How Do You Rate as a Forensic Expert?
By Arthur Croft, DC, MS, MPH, FACOMost of modern health care hovers in a perpetual flux. This is never more true than in the fields that merge with forensic science or medicine. New research brings with it new understanding. And as our knowledge grows, provisional theories may fall by the wayside to make room for new models of these complex problems. Simultaneously, new strategies are forged in the medicolegal crucible. It has become increasingly difficult for practitioners to testify effectively without a good foundation in these evolving areas. Conversely, those who are well-versed in these complex and frequently controversial topics can quickly level the playing field and offer a refreshing breath of truth and reality to the legal proceedings. Here is a small sample of some common forensic challenges. A brief explanation of each is offered in the Answer section (see below).
Question #1: The correct answer is e. While it is customary to be qualified as an expert prior to your testimony, this routine task is not a part of Daubert. Also, some states use the Frye rule rather than the newer Daubert. It serves the same purpose and is similar. Knowledge of these rules is critical for experts, because opposing counsel will generally attempt to limit or disallow your testimony altogether using a Frye or Daubert challenge. Thus, you should be ready to address these issues as they relate to your intended testimony. Moreover, you may also be asked by attorneys to assist them in preparing such a challenge for opposing experts.
Question #2: The correct answer is c. This 50 percent legend has its roots in a report appearing in Spine in the 1980s and has been generally misinterpreted ever since. (Importantly, however, probably more than 90 percent of attorneys subscribe to this myth.) The authors reported that 50 percent of adults over the age of 40 had "abnormalities," only some of which were actually herniations. This has become transmogrified into the current myth.
Several subsequent studies, however, have confirmed that the true incidence of protrusion or herniation in the asymptomatic population is only about 19 percent. This figure is relevant only to the lumbar spine, despite incorrect extrapolation by experts. In fact, it has been found that in the asymptomatic population, the prevalence of HNP in the cervical spine is a scant 8 percent. The myth is usually directed in such a way as to cast doubt on the very relevance of a herniation as a source of pain, as well as on the issue of causation from a liability standpoint.
A more relevant question might be: What is the prevalence of herniation in the cervical spine of individuals with chronic neck pain? A recent study reported prevalence as high as 67 percent at C5-C6 (the most commonly affected level) in a group with chronic pain but no radicular symptoms (Arana E, Marti-Bonmati L, Molla E, Costa S. Upper thoracic-spine disc degeneration in patients with cervical pain. Skeletal Radiol 2004;33(1):29-33).
Question #3: The correct answer is d. To answer this question, we must put it in proper context. If the statement that there is a correlation between crash severity and risk for injury and outcome can include the entire spectrum of crash energies, from a 1 mph bump to a 70 mph near-side impact, then it is true. However, it is almost universally applied to a range of crashes, colloquially referred to as low-speed collisions, ranging from about 2 mph up to perhaps 15 mph or so. The overwhelming balance of the literature makes it quite clear that within this range, property damage does not correlate well with either the risk for injury in the first place, or the risk of developing long-term symptoms if acutely injured. The myriad other variables (which fortunately for the reader are beyond the scope of this article) are collectively more important determinants. Moreover, simple Newtonian physics can demonstrate why, within a certain crash range, higher speed crashes are associated with a lower frequency and/or severity of injury. Knowledge of these relationships and this literature is crucial, because this very issue provides the strongest plausible defense in personal injury trials. Intuitively, jurors can't understand why someone might sustain an injury in no-damage or low-damage crashes, particularly because they might not be injured in high-property-damage crashes. In my experience, most plaintiff attorneys around the country accept this property damage fallacy.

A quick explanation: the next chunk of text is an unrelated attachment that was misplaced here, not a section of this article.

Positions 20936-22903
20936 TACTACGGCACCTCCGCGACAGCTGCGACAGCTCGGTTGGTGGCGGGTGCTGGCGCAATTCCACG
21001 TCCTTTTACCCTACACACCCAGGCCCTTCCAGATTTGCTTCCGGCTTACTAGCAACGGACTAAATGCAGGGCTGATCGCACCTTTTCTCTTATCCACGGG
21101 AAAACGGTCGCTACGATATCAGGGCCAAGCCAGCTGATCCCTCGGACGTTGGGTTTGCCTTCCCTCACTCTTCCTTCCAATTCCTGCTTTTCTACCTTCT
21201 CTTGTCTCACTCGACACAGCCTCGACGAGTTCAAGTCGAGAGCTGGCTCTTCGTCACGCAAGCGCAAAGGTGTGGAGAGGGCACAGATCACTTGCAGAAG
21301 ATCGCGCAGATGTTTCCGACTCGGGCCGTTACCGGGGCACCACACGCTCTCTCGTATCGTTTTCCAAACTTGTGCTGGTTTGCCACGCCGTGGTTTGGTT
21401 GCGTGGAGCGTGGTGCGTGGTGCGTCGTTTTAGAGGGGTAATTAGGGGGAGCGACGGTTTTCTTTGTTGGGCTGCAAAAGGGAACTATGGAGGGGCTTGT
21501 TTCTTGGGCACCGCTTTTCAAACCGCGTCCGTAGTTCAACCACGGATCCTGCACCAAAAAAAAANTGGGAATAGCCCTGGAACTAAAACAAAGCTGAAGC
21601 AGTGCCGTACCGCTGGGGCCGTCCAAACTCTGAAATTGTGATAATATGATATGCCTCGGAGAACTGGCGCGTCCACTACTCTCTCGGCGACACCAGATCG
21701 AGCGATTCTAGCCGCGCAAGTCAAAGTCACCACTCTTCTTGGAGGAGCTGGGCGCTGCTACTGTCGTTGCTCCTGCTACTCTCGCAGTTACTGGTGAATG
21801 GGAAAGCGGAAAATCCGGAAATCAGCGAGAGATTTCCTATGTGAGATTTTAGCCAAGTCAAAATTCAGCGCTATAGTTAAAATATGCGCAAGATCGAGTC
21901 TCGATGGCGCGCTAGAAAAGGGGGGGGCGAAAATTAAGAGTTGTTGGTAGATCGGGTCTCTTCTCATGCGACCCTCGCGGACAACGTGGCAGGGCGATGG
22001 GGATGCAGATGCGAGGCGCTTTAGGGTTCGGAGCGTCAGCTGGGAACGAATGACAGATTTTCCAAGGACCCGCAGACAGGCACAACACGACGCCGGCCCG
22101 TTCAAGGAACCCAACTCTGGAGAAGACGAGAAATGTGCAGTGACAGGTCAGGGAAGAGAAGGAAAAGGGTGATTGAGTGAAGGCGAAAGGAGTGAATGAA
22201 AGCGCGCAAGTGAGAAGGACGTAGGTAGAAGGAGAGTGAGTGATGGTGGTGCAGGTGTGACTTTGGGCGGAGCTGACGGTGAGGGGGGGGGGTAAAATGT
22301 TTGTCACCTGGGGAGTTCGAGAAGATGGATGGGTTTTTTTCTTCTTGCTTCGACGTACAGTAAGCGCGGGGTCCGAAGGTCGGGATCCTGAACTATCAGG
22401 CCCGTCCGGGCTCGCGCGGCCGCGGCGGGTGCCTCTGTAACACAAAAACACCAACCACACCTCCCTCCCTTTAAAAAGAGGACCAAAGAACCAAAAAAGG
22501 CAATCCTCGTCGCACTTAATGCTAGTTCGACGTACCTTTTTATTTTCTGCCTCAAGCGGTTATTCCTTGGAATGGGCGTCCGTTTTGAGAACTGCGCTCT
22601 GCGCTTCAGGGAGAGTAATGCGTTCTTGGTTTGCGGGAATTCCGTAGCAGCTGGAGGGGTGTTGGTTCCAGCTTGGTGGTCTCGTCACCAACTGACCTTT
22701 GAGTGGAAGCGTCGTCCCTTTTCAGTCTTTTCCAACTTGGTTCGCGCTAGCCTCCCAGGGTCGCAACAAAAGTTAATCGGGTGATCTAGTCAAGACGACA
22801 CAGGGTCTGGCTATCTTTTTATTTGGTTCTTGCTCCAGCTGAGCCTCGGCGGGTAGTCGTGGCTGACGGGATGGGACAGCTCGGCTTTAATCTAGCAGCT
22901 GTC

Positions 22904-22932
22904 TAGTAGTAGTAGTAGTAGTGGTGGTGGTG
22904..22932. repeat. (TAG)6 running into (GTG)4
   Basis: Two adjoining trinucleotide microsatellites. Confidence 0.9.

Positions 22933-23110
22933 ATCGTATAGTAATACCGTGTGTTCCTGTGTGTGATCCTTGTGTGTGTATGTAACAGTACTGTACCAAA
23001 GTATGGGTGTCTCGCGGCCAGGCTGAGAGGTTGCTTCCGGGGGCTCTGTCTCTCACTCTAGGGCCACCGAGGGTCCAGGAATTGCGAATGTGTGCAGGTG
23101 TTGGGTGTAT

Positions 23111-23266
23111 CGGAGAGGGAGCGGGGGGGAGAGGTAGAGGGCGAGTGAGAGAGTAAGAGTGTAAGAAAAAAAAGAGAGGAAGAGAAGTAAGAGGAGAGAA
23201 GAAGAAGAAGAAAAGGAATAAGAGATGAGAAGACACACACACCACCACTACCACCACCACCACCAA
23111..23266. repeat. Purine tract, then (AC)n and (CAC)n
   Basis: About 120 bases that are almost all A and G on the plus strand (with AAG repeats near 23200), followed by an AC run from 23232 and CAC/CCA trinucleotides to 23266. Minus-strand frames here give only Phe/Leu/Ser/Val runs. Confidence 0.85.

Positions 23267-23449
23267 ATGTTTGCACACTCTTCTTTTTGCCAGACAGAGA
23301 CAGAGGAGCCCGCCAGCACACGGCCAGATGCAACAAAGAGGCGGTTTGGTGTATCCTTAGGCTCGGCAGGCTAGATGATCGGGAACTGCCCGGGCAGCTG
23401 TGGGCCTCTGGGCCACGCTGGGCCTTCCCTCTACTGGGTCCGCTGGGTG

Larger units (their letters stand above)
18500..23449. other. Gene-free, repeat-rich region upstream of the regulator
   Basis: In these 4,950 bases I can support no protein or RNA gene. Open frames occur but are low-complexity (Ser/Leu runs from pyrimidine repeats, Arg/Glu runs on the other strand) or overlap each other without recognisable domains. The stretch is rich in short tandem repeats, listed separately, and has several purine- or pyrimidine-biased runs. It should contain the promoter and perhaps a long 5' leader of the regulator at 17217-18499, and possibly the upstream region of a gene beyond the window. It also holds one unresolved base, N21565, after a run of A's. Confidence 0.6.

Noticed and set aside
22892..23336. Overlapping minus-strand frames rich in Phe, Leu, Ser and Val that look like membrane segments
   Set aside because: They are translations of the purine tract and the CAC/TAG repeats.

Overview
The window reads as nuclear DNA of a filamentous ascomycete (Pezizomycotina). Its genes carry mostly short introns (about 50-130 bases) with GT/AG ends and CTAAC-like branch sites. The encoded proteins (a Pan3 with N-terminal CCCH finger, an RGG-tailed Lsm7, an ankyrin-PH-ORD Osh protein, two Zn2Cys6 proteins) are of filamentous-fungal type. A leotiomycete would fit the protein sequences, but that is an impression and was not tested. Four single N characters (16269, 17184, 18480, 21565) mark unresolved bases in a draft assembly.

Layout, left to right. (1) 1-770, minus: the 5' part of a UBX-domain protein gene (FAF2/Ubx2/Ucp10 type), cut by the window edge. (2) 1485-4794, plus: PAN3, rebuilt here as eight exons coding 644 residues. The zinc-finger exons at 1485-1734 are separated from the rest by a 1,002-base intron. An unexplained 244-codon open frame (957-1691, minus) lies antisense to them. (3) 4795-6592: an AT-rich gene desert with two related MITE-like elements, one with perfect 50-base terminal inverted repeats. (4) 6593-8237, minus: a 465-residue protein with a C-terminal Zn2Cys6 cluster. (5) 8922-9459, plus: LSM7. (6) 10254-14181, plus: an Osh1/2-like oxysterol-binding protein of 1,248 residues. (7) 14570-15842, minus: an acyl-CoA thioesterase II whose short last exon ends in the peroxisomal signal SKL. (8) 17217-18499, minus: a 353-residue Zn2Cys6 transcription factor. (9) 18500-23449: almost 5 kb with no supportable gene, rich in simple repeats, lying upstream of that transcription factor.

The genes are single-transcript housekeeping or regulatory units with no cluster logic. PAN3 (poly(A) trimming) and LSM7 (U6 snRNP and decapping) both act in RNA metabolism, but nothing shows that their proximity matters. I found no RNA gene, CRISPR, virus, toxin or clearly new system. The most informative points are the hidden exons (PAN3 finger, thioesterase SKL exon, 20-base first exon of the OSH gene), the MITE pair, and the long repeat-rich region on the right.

This is an issue worth familiarizing yourself with, for reasons other than forensics. Take note of the fact that physicians in California are now facing criminal investigation for fraud based entirely on the (incorrect) presumption that injuries can't occur in the absence of structural damage. (I have no doubt that this insurance industry-sponsored mischief will be resolved.)
Question #4: The correct answer is a, although even that has not been scientifically established. Crash test studies are not designed to address the question of thresholds for injury. If they were, they would be in direct violation of the Helsinki Doctrine and established ethical practices in science. Institutional Review Board approval would never be granted and the research would be unpublishable without it. I and others have "observed" some injuries of volunteers in that speed range that do not appear to occur at lower crash speeds. However, these tests simply can't be considered representative of all real-world crashes, nor can the test subjects be considered representative of all real-world crash victims. There probably is no crash speed below which no living person could be injured. I could develop this into a virtual dissertation, but in the interest of parsimony, I will offer just one recent piece of research. In Sweden, a number of rear-impact crashes were investigated. Because the cars were equipped with crash pulse recorders (CPR), the crash metrics (delta V and acceleration) were known and didn't need to be estimated. The reported average crash severity in injury crashes was 5.1 mph (Krafft M, Kullgren A, Ydenius A, et al. Rear impact neck protection by reducing occupant forward acceleration - a study of cars on Swedish roads equipped with crash recorders and a new anti-whiplash device. Proceedings of the International IRCOBI Conference, Graz, Australia, Sept. 22-24, 2004:221-231). These authors agreed that a threshold or lower boundary of safety probably could not be defined. Clearly then, 5 mph cannot be an average threshold for injury.
This is a critical issue because it has become de rigueur for the defense in MVC cases to establish this fact first, and then, after reconstructing the crash, to report the crash speed as falling below this threshold. From this, the conclusions are self-evident: There was no injury; therefore, there is fraud.